A few Strange Occurrences

The amount of weird, gruesome and unrealistic things that occur in the Old Testament could very well fill this entire blog although I have no intention of going over them all in great detail. The only ones I have included are those which played a significant role in making me question the authenticity of the Bible as God's word.

 One thing I did not understand about the Old Testament from very early is people love dying far too much (with the exception of a few very notable individuals the New Testament continues this trend, especially in Revelations). No justification for this strange desire to be killed is given. Also the Old Testament has a remarkably gross fascination with certain body organs (not including metaphorical references to the heart). It also has an odd fascination with human reproduction and in one incident, the bowel functions of a certain Moab king when he is stabbed by a messenger from God. Amusingly though, the incident with the Moab king is probably one of the closest points the bible comes to being comedy since the king’s attendants and guards think he has gone to the toilet when they smell the mess from outside the throne room. One wonders at the conservation that went on between those guards. The Moabites do not get long to ponder their embarrassment though as the Israelite’s diplomatic shortcomings are made obvious in the next few verses. Following are some of the more unusual verses, in some of them people do not act in a way the reader would expect.

1. In one incident we read about soldiers practically queue up to be incinerated by a prophet (2 Kings 1) after asking him to come down from a hill (in contrast another unlucky group got chewed up for telling a prophet to go up). They appear quite eager, at least until the very end of the tale, to be incinerated and are not in the least bit phased that the groups before them got crisped by a guy who can call fire from heaven which cannot have been something they see every day.

2. The death of 5000 or more people who looked into the Ark of the Covenant between God and the Israelites is a peculiar tale. If the Ark was inside the tent (Tabernacle) it was sometimes kept in, it would have gotten difficult to get inside to see it. The last few people in this incident must have seen it coming considering by the 5000th individual there was likely to have been a large pile of bodies around the ark. One would expect the last few individuals to think-“Hmm this is probably not a smart idea…”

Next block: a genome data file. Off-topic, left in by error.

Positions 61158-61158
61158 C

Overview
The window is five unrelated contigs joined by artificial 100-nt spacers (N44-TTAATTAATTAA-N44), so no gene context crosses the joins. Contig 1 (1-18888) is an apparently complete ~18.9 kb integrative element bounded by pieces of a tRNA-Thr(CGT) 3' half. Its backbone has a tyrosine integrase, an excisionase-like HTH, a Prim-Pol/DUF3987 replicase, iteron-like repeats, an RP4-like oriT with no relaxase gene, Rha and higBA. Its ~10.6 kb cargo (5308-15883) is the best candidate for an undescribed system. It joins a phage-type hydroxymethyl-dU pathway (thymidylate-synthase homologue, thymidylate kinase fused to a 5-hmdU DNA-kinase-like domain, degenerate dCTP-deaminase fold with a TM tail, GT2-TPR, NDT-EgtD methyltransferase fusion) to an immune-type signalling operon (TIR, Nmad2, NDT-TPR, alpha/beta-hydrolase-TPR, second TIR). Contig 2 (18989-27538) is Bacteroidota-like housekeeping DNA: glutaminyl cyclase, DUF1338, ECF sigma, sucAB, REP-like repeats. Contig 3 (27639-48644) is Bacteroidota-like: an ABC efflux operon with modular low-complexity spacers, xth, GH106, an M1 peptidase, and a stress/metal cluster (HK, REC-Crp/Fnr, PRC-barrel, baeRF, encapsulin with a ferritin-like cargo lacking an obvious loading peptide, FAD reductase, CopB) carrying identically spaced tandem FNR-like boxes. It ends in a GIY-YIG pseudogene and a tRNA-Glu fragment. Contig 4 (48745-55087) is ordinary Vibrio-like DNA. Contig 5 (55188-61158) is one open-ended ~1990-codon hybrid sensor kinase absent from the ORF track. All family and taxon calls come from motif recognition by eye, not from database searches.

Apparently it was.

Note that touching the dead made you unclean to (from Leviticus), so it looks like whoever dealt with that mess to reach the Ark would have been unclean for the remainder of their life (which would have been short had they repeated the same mistake). The amount of dead is absurdly high, 50,000 in some translations. This would have led to a plague if the bodies were not removed and dealt with properly and anybody witnessing that sight would probably be more likely to freak out and run rather than go near the pile of corpses even if they were under orders to retrieve the Ark. Even the least superstitious of people would have thought it was cursed and kept away. There is some debate over the correct number of casualties in the verse and whether 50, 000 was a mistake, since a village of 50, 000 would have been very rare in the region described and 50,000 people crowding around a small cart carrying the Ark, or in a tent, would have not been feasible, 5000 would not have been very feasible either. Had the victims been described as dying from an unexplained illness days or weeks later following their encounter with the Ark this may have been more realistic.

3.God kills a man who stops the ark falling of an ox cart, the origins of the phrase ‘no good deed goes unpunished’, or the guy had horrible karma which is not a belief associated with Judaism or Christianity.

4. The order to Saul, by God, kill the Amekalites down to the smallest infant is extreme. They are not the only nation, which God deems worthy of annihilation either. This order seems strange to, given that God had told the Israelites not to murder as one of the first commandments.

- The justification given by Christians for this is that they were all evil. It seems unlikely, even in the case of the Genesis flood that all man’s thoughts were evil. This may have been the author’s own perception in which case they may have been through a lot and been quite twisted and bitter. The bible focuses a lot on humanity’s ability to do evil. Rarely, if ever, does it focus on man’s capacity to do good sometimes through considerable trial.

- Many religions have encouraged doing good to strangers and others in general. This is not unique in any way to the Christian doctrine.

5. The slaughter of 42 little boys (2 Kings 2:23-24) who called Elisha a baldy (possibly one of my least favourite moments in the Bible, it does not even look like it has much purpose with the text before or after it).